Michael Palmer 1999-06-04


By Karen Aho, Daily News Reporter, July 17, 1999

Friday marked six weeks to the day since a Wasilla teenager vanished late at night from a rural intersection.

On Wednesday, a group of criminal investigators gathered in a conference room to piece together, minute by minute, everything they've learned from hundreds of tips, some three dozen interviews and a handful of polygraph tests about his disappearance.

Early next week, they'll trudge back with search dogs to the riverbank where the investigation first began, where 15-year-old Michael Palmer's bicycle and shoes were found. None of the leads ever panned out, Alaska State Troopers said.

"So far everybody that was listed as a suspect has passed with flying colors," trooper Lt. Jay Yakopatz said. That doesn't mean troopers have ruled out foul play, Yakopatz said. And it doesn't mean they have any new reason to suspect Palmer's body is near the river. But this time they're using more highly trained search dogs to cover more ground.

"It may not just be Michael; it may be some evidence out there that the initial search didn't see," said 1st Sgt. Paul Burke, who heads the troopers' search and rescue unit.

For the family, things just get tougher. One of his brothers got married this month in a celebration absent the family's youngest boy.

"I'm just hanging on by a thread. We all are," his mother, Lisa Palmer, said Friday. "It gets harder and harder every day."

Palmer can't understand why someone isn't coming forward with information. Someone is holding back, she said. "Somebody knows something. They've got to," she said.

Palmer was last seen by his friends about 4 a.m. June 4 at Pittman Road and Silver Drive after a high school graduation party. His bicycle was found the next day in the Little Susitna River. His wet shoes had been placed neatly together on an airstrip about 200 yards away.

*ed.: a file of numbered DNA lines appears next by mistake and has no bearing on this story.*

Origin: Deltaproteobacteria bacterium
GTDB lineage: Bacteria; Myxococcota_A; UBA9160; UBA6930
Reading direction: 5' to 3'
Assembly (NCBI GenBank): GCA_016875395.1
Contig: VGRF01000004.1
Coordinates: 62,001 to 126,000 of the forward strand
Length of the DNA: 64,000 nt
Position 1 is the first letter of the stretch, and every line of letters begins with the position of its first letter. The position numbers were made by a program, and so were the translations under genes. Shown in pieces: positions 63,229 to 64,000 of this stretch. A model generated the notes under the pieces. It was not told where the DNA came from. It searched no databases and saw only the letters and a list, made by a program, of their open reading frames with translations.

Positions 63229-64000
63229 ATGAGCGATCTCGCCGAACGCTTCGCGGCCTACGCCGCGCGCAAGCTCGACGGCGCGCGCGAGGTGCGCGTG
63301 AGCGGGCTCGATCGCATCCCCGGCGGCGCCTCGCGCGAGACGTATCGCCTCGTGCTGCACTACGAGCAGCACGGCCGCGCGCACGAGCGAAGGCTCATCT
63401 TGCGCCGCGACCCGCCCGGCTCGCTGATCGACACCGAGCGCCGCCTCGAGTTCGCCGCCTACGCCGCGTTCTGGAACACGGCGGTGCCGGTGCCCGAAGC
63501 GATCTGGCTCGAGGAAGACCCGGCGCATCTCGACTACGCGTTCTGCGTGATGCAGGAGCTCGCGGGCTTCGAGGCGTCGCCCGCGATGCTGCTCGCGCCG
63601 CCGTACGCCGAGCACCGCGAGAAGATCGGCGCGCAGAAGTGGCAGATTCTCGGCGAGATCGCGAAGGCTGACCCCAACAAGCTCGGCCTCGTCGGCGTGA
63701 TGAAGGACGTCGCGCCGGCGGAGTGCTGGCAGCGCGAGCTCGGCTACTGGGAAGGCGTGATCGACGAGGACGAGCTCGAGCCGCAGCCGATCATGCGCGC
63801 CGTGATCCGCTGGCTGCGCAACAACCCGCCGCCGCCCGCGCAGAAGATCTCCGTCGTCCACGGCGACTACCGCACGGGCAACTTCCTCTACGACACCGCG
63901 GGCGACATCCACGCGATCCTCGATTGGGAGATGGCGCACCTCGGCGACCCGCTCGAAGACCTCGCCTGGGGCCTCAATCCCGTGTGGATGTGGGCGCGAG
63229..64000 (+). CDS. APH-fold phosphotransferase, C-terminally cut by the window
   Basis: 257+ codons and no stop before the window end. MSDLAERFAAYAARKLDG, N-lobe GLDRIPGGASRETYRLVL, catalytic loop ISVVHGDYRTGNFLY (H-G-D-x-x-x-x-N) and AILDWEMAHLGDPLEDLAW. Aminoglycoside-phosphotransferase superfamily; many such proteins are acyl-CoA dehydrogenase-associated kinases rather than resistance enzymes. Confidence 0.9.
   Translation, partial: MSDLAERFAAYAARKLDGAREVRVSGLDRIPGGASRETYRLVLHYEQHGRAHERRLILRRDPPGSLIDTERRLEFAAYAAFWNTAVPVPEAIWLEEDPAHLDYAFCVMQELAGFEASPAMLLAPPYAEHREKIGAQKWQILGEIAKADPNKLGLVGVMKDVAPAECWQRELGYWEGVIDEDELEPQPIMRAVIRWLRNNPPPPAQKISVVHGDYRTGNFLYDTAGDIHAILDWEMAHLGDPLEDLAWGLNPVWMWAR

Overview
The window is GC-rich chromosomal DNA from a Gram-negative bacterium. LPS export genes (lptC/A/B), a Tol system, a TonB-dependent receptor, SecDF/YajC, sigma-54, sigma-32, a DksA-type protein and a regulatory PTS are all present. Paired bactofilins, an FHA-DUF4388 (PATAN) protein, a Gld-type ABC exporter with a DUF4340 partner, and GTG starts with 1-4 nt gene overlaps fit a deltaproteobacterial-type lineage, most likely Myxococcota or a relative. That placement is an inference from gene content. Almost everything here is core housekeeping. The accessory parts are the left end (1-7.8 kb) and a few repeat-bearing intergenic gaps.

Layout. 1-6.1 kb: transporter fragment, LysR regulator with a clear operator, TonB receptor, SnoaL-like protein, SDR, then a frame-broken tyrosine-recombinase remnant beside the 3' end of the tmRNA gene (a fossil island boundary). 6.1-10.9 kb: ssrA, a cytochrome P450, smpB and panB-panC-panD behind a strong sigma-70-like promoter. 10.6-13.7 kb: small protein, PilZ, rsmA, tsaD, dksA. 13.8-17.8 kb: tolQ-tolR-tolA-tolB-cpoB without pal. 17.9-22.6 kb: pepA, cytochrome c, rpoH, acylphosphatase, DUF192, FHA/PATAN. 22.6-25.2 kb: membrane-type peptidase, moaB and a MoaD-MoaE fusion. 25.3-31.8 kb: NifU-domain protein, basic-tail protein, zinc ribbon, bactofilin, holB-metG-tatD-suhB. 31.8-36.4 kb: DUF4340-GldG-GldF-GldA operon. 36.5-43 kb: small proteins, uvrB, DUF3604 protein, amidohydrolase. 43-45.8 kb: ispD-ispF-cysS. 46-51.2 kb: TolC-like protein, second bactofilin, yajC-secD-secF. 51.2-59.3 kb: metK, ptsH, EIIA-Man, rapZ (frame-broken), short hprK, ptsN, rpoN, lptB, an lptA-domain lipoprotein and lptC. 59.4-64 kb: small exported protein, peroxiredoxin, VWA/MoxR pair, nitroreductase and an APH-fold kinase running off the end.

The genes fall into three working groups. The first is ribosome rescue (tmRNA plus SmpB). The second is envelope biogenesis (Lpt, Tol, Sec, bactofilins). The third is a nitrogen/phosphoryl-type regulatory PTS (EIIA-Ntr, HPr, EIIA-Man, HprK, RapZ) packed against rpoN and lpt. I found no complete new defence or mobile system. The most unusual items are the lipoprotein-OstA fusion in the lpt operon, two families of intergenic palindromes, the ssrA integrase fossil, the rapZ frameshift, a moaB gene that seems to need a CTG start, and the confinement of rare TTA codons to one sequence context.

Troopers don't believe he fell into the river. The water is shallow and clear and runs into a logjam a little more than a mile downstream.

Within two weeks, troopers received dozens of calls, many from teenagers who had attended any of a slew of parties held in the area that week.

At least three anonymous callers to Crime Stoppers and troopers said Palmer had been hit in the head in a fight at a second party, Yakopatz said. Troopers tracked people down who were there and finally learned that Palmer had never been at that party.

Troopers got reports that Palmer had left a party with two people in a blue sedan. Then the sedan turned up in Valdez. Two investigators flew down immediately. Right people, right car. Wrong party.

With posters of Palmer scattered throughout Southcentral Alaska, the calls still come, although they seem to be dwindling, his mother said. About two weeks ago he was mistakenly placed at a biker party in Talkeetna.

Yakopatz said troopers have about five more polygraph tests to administer. According to Lisa Palmer, who calls troopers daily for updates, one person has refused to take a polygraph and hired a lawyer.

She thinks her son has been abducted. She's hoping he has some kind of amnesia, which would explain why he hasn't called.

"Something happened on that corner," she said. "Michael never would have turned and gone down to the river."

Mostly, she wants people to know that her son is a good boy, one who has long abided by his mother's overprotective ways. She said she always demanded to know where he was, and he always called. He had never run away, she said.

When Lisa Palmer got home at 12:30 a.m. June 4 from Providence Alaska Medical Center, where she works the night shift as a nursing assistant, she called the house where Michael was staying. His friend's mother said the boys were sleeping in the clubhouse out back as planned. Lisa Palmer went to bed.

When Michael didn't come home later that day, she learned he and his three friends had actually snuck out and ridden their bicycles to the party. His friends said Michael drank a couple of beers but didn't become intoxicated.

Michael became separated from his three friends on the way home when they rode on ahead.

She said the family is offering a "large" reward for information in addition to the $1,000 reward being offered by Crime Stoppers.

Palmer is white, 5 feet 4 inches tall and weighs about 110 pounds. He has blond hair and blue eyes.